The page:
[Jackson] in early win 24aug04 THE judge in pop icon Michael Jackson’s child abuse case tentatively ruled today that scores of items of evidence seized at his Neverland Ranch could not be used against him in evidence. Judge Rodney Melville made the preliminary ruling on the fifth and final day of a hearing in Santa Maria, California. The “King of Pop’s” lawyers had argued for key pieces of evidence to be discounted ahead of his trial in a bid to weaken the prosecution case. The judge’s decision came after prosecutors called two final witnesses in an attempt to rebut claims by defence lawyers and members of Jackson’s staff that investigators overstepped the authority of their search warrant when they swooped on his ranch last November. The judge said that of 120 items of evidence Jackson’s defence team wanted thrown out, he was inclined to disallow more than 70 of them from trial. He said that unless prosecutors and defence lawyers convinced him otherwise in written arguments, he would allow the trial jury to see only 34 pieces of the contested evidence. “I am making this tentative ruling for the purpose of arguments and objections,” the judge told the court at the end of the marathon pre-trial hearing. “It is my intent to suppress the remaining material.” He added that he wanted to see written arguments on whether eight other items seized in the Neverland swoop had been taken legally in order for him to decide whether to admit them into evidence. Lawyers for both sides have until September 3 to submit their arguments ahead of the next hearing in the case, scheduled for September 16. Jackson’s much-anticipated trial is scheduled for January 30. Jackson’s team contend that police and prosecution investigators seized evidence in areas of Neverland that they were not entitled to under the terms of the search warrant executed the day before Jackson’s November 19 arrest on child molestation charges. But journalists and legal observers present in court in Santa Maria, near Neverland, were left guessing as to the significance of the evidence tentatively thrown out by the judge today. Much of the meat of the case has been obscured from public view by a strict veil of secrecy that had kept documents, including details of the charges against Jackson, under court seal. Jackson, 45, has pleaded innocent to a 10-count indictment that includes charges of child molestation, giving alcohol to a minor, as well as conspiracies to kidnap, illegally imprison and extort his alleged victim, who was 12 at the time. :nav Source: [url=http://www.themercury.news.com.au/common/story_page/0,5936,10551624%255E10431,00.html]http://www.themercury.news.com.au/common/story_page/0,5936,10551624%255E10431,00.html[/url]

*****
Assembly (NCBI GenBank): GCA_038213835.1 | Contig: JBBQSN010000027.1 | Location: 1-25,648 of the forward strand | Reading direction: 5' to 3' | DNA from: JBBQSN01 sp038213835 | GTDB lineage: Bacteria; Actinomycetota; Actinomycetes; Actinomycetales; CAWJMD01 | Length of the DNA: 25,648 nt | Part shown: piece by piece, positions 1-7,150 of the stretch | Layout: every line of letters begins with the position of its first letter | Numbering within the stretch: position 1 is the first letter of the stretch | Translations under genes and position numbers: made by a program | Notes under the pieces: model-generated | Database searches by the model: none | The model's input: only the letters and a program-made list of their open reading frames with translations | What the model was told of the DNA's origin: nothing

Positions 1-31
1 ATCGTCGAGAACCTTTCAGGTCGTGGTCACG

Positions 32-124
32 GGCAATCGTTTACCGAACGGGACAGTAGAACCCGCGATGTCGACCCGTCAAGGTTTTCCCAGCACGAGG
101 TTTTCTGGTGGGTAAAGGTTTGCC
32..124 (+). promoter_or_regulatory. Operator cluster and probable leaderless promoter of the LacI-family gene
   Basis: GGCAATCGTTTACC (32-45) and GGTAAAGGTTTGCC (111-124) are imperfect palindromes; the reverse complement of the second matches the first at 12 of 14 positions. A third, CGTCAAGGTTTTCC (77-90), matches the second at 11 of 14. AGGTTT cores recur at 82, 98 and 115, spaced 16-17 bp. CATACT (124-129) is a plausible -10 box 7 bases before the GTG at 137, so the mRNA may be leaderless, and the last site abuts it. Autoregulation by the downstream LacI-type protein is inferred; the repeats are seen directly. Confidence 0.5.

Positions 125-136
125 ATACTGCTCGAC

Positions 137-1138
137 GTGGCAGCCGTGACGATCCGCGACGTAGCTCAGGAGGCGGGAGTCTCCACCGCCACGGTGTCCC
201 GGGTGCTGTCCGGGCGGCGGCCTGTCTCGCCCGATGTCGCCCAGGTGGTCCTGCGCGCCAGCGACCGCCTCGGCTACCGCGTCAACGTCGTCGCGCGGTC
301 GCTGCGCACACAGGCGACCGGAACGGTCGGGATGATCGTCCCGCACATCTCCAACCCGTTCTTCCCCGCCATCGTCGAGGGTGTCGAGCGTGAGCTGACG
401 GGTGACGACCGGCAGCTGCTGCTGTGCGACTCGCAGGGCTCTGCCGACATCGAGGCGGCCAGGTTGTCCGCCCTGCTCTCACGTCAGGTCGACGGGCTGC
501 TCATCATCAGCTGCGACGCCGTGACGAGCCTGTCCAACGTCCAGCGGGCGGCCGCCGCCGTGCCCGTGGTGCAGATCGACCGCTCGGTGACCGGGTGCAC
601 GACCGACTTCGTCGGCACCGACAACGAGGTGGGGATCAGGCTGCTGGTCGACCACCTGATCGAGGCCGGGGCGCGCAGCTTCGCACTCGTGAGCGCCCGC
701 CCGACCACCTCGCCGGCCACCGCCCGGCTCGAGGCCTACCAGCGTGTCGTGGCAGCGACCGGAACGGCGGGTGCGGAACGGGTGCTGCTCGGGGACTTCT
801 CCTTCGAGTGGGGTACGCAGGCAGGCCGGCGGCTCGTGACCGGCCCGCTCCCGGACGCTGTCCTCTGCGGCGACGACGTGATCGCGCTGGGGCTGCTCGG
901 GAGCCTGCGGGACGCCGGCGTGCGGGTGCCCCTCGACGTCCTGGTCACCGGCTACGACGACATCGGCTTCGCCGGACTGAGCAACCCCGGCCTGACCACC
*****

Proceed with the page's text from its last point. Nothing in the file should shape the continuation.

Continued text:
Leave a Reply